On this section of the track we met a young Frenchman who was studying for a year at Sydney University and had come down to explore for the day. We commiserated with him over the destruction of Notre Dame Cathedral, but he admitted that he had only ever been inside it once, and that was because a friend had come from overseas and wanted to see the tourist sights. We talked a little about what we were doing, and he asked how we managed to walk so far. So I shared with him the Leunig poem “How to get there”. He in turn drew our attention to a poem by the Greek poet, Cavafy, called “Ithaka” which I had not previously known, but, upon reading it, found it strangely appropriate to our journey. We had sat down for a rest as we were having this conversation, and as he walked on, I called out after him “Hope your road is a long one!” – and he laughed.

Once we reached the Garrawarra Farm carpark, the experience of the day turned from exceptional to very ordinary. The carpark was full, and the short unsealed road leading to it was streaming with constant traffic. This only became worse when got out onto Sir Bertram Stevens (SBS) Drive. This road was almost exactly like the road out of Jarvis Bay, but with even more traffic. There was virtually no verge on which to walk and very little shade either. We stopped at about 11:45am at the Curra Moors Track entrance carpark for a rest and an early lunch. While sitting there, enjoying our lunch of kransky, dolmades, Camembert, bread and strawberries, I received a text from David Spike with condolences and encouragement of his prayers. I decided to give him a call, and talked with him until we had eaten all our food and decided to push on.

Just before 1pm, while still on the SBS Drive, we came over a crest and there in front of us was The Great City. We had had glimpses of the other side a few times already along the road, but this time we could clearly see the Sydney Tower on the horizon. As per custom, when pilgrims sight their destination, we knelt and gave thanks to God and prayed for a safe conclusion to our journey.

We continued on the relentless SBS Drive for almost 6 km before turning right onto the Bundeena Road at 1:35pm. If we thought the Bundeena Road would have less traffic or better walking conditions, we were wrong, although we found that walking on the Western side of the road gave us some shade. After another 4 km or so, at 2:25pm, we decided to take the turn off to the right towards Maianbar, the other settlement on the north shoreline of the Royal National Park, West of Bundeena. This was a good decision. The road down to Maianbar is relatively new, and had a feature that the SBS Drive should have had – wide cycle lanes on either side of the road. One might hope that eventually the SBS Drive will be upgraded with the same feature – although a better idea would be to put an entirely separate track for walkers and cyclists a few metres off the road into the bush. The other nice feature of the Maianbar Road is that it had virtually no traffic.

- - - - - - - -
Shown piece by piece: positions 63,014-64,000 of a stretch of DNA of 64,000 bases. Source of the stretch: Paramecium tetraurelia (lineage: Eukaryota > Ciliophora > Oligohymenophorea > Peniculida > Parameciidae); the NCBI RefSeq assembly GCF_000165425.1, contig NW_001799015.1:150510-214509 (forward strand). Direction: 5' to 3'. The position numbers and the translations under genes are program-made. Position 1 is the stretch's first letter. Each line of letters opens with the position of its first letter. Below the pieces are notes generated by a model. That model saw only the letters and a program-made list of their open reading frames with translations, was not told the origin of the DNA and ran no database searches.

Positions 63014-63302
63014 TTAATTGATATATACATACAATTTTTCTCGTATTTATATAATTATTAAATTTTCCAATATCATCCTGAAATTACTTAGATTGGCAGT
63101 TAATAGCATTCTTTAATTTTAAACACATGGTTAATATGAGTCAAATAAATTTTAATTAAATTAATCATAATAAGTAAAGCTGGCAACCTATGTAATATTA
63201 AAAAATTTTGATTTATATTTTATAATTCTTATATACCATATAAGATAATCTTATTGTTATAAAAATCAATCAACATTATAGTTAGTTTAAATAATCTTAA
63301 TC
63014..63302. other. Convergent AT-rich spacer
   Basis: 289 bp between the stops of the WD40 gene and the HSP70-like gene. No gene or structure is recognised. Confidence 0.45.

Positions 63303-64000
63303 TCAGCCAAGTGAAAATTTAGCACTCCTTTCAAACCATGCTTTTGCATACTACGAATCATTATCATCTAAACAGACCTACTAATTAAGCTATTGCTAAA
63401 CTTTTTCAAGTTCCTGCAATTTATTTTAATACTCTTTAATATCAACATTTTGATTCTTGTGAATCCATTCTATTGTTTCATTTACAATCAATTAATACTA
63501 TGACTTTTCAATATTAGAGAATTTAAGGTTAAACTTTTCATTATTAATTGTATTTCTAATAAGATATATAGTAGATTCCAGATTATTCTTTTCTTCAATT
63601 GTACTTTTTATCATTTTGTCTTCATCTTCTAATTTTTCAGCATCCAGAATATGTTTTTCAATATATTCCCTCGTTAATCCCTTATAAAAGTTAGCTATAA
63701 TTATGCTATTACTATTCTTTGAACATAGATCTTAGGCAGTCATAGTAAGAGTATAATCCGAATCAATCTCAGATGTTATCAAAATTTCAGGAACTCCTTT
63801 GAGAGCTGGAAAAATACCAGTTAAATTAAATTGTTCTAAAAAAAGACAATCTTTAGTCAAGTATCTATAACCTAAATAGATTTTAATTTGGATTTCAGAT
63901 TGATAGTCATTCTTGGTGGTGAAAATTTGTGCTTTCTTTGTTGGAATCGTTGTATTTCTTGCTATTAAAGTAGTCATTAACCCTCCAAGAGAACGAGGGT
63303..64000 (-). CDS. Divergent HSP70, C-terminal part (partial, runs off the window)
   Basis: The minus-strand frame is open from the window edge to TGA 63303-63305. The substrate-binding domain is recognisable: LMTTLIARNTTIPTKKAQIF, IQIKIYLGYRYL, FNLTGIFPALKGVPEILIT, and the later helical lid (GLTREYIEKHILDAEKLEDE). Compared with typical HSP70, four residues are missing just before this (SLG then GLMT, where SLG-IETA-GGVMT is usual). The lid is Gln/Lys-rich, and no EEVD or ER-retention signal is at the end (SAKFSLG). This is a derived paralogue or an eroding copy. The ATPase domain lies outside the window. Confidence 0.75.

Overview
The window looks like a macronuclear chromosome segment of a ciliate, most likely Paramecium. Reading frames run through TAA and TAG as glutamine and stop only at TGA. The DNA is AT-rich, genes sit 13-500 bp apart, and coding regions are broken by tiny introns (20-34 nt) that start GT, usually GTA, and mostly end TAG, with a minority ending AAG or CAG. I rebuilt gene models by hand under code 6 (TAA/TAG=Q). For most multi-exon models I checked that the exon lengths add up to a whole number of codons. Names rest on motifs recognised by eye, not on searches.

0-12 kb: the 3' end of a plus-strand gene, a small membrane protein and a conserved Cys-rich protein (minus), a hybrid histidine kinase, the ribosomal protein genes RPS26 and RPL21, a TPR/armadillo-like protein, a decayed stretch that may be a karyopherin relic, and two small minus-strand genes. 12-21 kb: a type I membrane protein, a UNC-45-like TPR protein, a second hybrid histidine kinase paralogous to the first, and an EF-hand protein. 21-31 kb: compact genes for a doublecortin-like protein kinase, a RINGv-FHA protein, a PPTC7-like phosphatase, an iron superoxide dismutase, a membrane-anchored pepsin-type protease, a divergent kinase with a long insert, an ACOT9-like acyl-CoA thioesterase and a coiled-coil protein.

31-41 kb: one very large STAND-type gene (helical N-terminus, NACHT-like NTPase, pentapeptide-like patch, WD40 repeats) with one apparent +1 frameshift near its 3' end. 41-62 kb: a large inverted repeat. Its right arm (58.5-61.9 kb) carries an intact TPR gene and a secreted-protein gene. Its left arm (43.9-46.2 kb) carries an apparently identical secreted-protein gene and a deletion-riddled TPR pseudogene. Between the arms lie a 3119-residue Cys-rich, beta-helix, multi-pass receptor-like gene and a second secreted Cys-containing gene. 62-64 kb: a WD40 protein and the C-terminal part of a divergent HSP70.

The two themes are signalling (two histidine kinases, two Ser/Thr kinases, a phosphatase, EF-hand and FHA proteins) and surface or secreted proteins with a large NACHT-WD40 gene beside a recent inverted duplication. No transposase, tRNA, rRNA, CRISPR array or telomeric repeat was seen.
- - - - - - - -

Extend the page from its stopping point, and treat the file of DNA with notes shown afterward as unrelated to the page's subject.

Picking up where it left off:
We sat and rested in the bushes on the side for a while (as per Leunig’s instructions: “Sit down and have a rest every now and again, / But keep on going, just keep on with it.”) When we arrived on the outskirts of Maianbar, I walked over and sat down in a school bus shelter and rang Fr Tony at the Chevalier Centre in Kensington to check our accommodation booking. He seemed surprised at first, but then checked his books and said yes, he had our booking. He thanked me for ringing to remind him. I was glad I did! I also sent through a message to Archbishop Anthony’s diary secretary to let her know to let him know that we had arrived in his Archdiocese. While I was sitting on the seat, Sean came up and photographed a large spider in its web – the web covered about 1/4 of the front of the bus shelter. I must have just missed walking straight into it as I rushed to plonk myself on the seat!

The Maianbar Road skirts around Maianbar before entering it, so we didn’t go into the village – instead, we took a steep rough track that led down to a bridge over the Cabbage Tree Basin inlet. This track leads into the back end of Bundeena from the West. It goes through an old section of the Bonnie Vale camp ground in which there are a number of old asbestos shacks still standing. But there were signs up everywhere about the danger of asbestos and all but the marked walking track was closed to traffic of any kind. Apparently there were once some 170 such cabins in the area and that most of these were demolished years ago but – as we learned later from Moya – an unscrupulous demolition contractor had simply buried the asbestos on site and now it was all emerging into the open air.

At this point, Josh was coming across on the Ferry, having completely exhausted himself on his section of the walk. Moya texted to offer to pick Josh up in her car, an offer Josh gladly accepted. Sean and I walked into town past the “Our Lady of the Way” Catholic Church. This is nothing particular to admire architecturally, and there was no statue of Our Lady of the Way as when we last saw her in a grotto in the garden of the Bairnsdale Presybytery, but nevertheless, we took the dedication as a good sign. The we made our way up to the RSL club for a beer. While sitting there, I rang Josh. He had been picked up by Moya, and they had had a good long chat before she had to go off to tend to a palliative care patient. I asked Josh what he wanted to do about dinner, and he didn’t want to go out, so I went down to the IGA store and bought food and wine and beer to make a pasta and salad dinner.